From Great Portland Street Station (Circle and Metropolitan underground), a walk can be made including Portland Place, Cavendish Square, Harley Street, New Cavendish Street, Marylebone High Street and through the Paddington Street Gardens, ending up at Baker Street. On the way, there is some good sculpture - the idea is to see 19th Century works, and also modern figural sculptures to see how they bear the comparison. The earlier sculptors include Frampton, Brock and Schenck, the more recent ones Eric Gill, Epstein and Lipchitz (see Modern Sculptors for details). As well, there is architecture by Nash and Robert Adam, and 19th Century terra-cotta facades and arts and crafts buildings.
The start of the walk is at Great Portland Street Station, considered a classic underground station, with its distinctive island site and cream-coloured faience decoration. It was built in 1920 by the architect C. W. Clark. a few yards down Great Portland Street is the first sculptural work, a modern one in a niche in front of the Portland Hospital. Mother and Child is by David Norris, and dates from 1983. The child is balanced on the motherís arm, and she leans far over to accommodate his weight, giving a dynamic feeling to the group. The faces lack somewhat, but a graceful effect is achieved. Turning back towards the station, turning left along Marylebone Road brings one past a good bust of Kennedy (1965) by Jacques Lipchitz, to the entrance to Park Crescent, a beautiful ionic collonaded Nash construction. Walking along the Crescent to the centre, there is the beginning of Portland Place, and facing down it from the private gardens in the Crescent is a statue of Prince Edward, Duke of Kent. This dates from 1829 and is by the less familiar sculptor Sebastian Gahagan. Turn into Portland Place itself.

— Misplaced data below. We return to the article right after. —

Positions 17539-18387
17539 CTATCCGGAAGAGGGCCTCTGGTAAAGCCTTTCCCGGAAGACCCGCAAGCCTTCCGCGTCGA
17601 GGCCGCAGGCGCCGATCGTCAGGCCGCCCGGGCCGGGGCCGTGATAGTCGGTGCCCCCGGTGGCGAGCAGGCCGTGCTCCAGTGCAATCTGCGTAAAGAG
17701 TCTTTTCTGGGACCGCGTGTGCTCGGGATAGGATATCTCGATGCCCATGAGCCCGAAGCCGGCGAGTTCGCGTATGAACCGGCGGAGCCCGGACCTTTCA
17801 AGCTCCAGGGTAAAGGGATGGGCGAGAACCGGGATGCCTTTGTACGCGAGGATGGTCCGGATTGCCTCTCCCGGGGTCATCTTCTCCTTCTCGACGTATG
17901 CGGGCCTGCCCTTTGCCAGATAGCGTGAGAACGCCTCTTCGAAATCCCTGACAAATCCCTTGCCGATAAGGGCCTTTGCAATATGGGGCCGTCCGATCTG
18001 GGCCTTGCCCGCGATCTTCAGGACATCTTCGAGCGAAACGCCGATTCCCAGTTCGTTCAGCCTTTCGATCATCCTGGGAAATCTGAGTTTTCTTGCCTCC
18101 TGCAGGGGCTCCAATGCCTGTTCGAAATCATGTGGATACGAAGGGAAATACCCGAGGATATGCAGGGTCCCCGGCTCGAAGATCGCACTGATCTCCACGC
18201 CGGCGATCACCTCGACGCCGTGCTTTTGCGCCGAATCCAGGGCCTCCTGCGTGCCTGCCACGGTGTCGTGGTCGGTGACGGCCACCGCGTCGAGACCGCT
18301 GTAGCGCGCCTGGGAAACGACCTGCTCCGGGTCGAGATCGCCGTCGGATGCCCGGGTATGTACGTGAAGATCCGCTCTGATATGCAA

In Portland Place is a bust of Lister (1922), on a high pedestal with bronze garnishes on the sides and a lifesize group of a woman and boy at the front. The figure and drapery of the woman is most gratifying. The artist was Thomas Brock, and a foundry stamp notes that the work was cast by Morris Art Bronze Foundry, London SW8.
Further down the street are two further early 20th Century statues: an equestrian George Stuart White (1922) by John Tweed, and a good Quintin Hogg (founder of the Polytechnic Movement) by Frampton dating from 1906.
I am unaware of any artists who lived in Portland Place, but it is irresistable to mention a certain Sir William Curtis, who was the first to advocate the teaching of 'the three R's: Reading, 'Riting and 'Rithmatic'. A few words on the architecture. Porland Place is very wide - when it was laid out in the late 18th Century it was perhaps the widest of all London streets. It was originally designed by Robert Adam, and some of his architecture survives - especially no. 21 with Ionic pillasters and pediment, and nos. 46-48 in Corinthian style. The big Langham Hotel was built in 1863, and at that time was one of the largest buildings in London, being one of the earliest such giant hotels in Britain, though there were already several such in America. It comprised originally some 600 apartments, and was opened with a grand banquet in the 100ft dining hall. Also in Portland Place is Broadcasting House, with interesting architectural sculpture in Portland Stone by Eric Gill (1931/2), the Prospero and Ariel over the entrance being a notable example of his work.
Proceeding southwards, Portland Place becomes Langham Place and then crosses Cavendish Place into Regent Street. The remarkable round church on the corner, All Souls, is another Nash building. Turn into Cavendish Place leading immediately to Cavendish Square.
Cavendish Square has two important statues. Lord George Frederick Cavendish Bentinck, by Thomas Campbell, dates from 1848, and is solid work, with strong drapery including a heavy cloak and the treatment of the face being especially noble. To the north of the square, between two Palladian houses, an arch leading to the Theology faculty of the University of London bears Epstein's lead group of Madonna and Child (1953).
In 1770 an equestrian statue of William, Duke of Cumberland (second son of George II), was placed in the centre spot. This statue, of lead, was removed in 1868 but the plinth still remains, empty, in the centre of the Square.
Cavendish Square, looking North, 1820